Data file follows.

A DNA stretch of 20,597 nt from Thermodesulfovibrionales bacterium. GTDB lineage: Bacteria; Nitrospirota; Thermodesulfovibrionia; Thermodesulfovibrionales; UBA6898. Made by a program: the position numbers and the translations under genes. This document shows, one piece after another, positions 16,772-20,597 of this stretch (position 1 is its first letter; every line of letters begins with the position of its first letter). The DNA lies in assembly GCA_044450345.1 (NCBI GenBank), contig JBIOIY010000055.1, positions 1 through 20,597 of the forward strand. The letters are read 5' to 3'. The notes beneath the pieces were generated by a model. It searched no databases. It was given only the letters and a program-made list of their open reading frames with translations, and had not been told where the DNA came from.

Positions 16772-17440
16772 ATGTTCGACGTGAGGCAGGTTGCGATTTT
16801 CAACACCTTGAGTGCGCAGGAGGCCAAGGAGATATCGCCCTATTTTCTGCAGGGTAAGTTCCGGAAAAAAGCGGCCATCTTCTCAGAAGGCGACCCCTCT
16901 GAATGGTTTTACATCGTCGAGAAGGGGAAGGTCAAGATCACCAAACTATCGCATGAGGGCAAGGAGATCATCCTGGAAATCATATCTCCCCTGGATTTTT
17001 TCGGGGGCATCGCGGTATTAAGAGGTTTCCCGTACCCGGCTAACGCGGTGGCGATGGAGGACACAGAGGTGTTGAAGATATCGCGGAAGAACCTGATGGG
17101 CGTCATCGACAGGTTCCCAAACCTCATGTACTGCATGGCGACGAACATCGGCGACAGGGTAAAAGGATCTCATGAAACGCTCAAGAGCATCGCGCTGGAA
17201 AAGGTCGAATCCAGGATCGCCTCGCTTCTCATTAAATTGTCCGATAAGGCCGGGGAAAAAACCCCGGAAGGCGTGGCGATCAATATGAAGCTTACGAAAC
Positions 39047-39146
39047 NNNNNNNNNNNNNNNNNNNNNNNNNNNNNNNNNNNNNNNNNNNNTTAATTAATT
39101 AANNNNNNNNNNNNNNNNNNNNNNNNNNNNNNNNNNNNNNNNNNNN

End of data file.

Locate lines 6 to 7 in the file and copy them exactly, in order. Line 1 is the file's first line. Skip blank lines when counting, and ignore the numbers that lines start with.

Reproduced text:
17001 TCGGGGGCATCGCGGTATTAAGAGGTTTCCCGTACCCGGCTAACGCGGTGGCGATGGAGGACACAGAGGTGTTGAAGATATCGCGGAAGAACCTGATGGG
17101 CGTCATCGACAGGTTCCCAAACCTCATGTACTGCATGGCGACGAACATCGGCGACAGGGTAAAAGGATCTCATGAAACGCTCAAGAGCATCGCGCTGGAA